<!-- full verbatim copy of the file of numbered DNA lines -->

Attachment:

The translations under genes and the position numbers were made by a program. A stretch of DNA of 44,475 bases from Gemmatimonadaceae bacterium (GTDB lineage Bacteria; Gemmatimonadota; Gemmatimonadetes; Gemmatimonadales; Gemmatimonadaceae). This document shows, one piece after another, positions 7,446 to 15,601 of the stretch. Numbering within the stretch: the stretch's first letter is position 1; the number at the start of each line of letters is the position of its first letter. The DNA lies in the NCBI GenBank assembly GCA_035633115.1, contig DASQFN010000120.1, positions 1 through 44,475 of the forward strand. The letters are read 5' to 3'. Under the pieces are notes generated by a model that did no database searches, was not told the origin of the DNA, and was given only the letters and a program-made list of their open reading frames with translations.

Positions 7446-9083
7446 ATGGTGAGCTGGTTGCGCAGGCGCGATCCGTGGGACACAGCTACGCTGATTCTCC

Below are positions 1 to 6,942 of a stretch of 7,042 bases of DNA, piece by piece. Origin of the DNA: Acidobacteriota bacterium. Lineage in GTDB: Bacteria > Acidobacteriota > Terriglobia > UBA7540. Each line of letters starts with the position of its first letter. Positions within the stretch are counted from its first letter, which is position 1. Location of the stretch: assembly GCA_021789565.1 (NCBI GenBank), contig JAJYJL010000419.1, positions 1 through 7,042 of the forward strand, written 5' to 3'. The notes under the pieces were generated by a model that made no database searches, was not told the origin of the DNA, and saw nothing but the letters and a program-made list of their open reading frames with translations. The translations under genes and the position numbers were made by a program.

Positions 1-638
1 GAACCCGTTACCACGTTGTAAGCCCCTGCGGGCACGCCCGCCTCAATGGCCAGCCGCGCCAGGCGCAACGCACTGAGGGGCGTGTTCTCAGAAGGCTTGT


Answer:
The translations under genes and the position numbers were made by a program. A stretch of DNA of 44,475 bases from Gemmatimonadaceae bacterium (GTDB lineage Bacteria; Gemmatimonadota; Gemmatimonadetes; Gemmatimonadales; Gemmatimonadaceae). This document shows, one piece after another, positions 7,446 to 15,601 of the stretch. Numbering within the stretch: the stretch's first letter is position 1; the number at the start of each line of letters is the position of its first letter. The DNA lies in the NCBI GenBank assembly GCA_035633115.1, contig DASQFN010000120.1, positions 1 through 44,475 of the forward strand. The letters are read 5' to 3'. Under the pieces are notes generated by a model that did no database searches, was not told the origin of the DNA, and was given only the letters and a program-made list of their open reading frames with translations.

Positions 7446-9083
7446 ATGGTGAGCTGGTTGCGCAGGCGCGATCCGTGGGACACAGCTACGCTGATTCTCC

Below are positions 1 to 6,942 of a stretch of 7,042 bases of DNA, piece by piece. Origin of the DNA: Acidobacteriota bacterium. Lineage in GTDB: Bacteria > Acidobacteriota > Terriglobia > UBA7540. Each line of letters starts with the position of its first letter. Positions within the stretch are counted from its first letter, which is position 1. Location of the stretch: assembly GCA_021789565.1 (NCBI GenBank), contig JAJYJL010000419.1, positions 1 through 7,042 of the forward strand, written 5' to 3'. The notes under the pieces were generated by a model that made no database searches, was not told the origin of the DNA, and saw nothing but the letters and a program-made list of their open reading frames with translations. The translations under genes and the position numbers were made by a program.

Positions 1-638
1 GAACCCGTTACCACGTTGTAAGCCCCTGCGGGCACGCCCGCCTCAATGGCCAGCCGCGCCAGGCGCAACGCACTGAGGGGCGTGTTCTCAGAAGGCTTGT